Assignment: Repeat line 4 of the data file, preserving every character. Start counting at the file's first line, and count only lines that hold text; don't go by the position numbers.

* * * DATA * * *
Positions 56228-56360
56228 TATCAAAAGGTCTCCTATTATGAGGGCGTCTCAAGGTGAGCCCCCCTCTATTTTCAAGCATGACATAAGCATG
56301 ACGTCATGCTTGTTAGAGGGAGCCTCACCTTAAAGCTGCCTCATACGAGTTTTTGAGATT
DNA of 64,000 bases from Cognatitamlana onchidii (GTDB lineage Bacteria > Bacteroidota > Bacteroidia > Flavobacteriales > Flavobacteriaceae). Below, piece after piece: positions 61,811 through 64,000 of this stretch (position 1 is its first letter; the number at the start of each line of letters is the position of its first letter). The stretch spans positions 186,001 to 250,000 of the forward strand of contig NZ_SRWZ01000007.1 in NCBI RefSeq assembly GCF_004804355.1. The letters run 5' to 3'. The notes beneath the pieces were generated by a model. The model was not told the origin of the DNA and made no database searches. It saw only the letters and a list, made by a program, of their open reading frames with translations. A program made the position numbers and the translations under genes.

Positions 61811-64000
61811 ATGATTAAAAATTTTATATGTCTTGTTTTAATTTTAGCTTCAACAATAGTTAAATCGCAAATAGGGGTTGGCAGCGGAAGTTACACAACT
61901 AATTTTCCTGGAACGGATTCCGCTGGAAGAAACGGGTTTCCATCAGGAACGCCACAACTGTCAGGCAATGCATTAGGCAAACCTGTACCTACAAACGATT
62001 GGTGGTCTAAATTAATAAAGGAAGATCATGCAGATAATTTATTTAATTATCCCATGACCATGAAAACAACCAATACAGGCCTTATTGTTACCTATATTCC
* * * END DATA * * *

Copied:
DNA of 64,000 bases from Cognatitamlana onchidii (GTDB lineage Bacteria > Bacteroidota > Bacteroidia > Flavobacteriales > Flavobacteriaceae). Below, piece after piece: positions 61,811 through 64,000 of this stretch (position 1 is its first letter; the number at the start of each line of letters is the position of its first letter). The stretch spans positions 186,001 to 250,000 of the forward strand of contig NZ_SRWZ01000007.1 in NCBI RefSeq assembly GCF_004804355.1. The letters run 5' to 3'. The notes beneath the pieces were generated by a model. The model was not told the origin of the DNA and made no database searches. It saw only the letters and a list, made by a program, of their open reading frames with translations. A program made the position numbers and the translations under genes.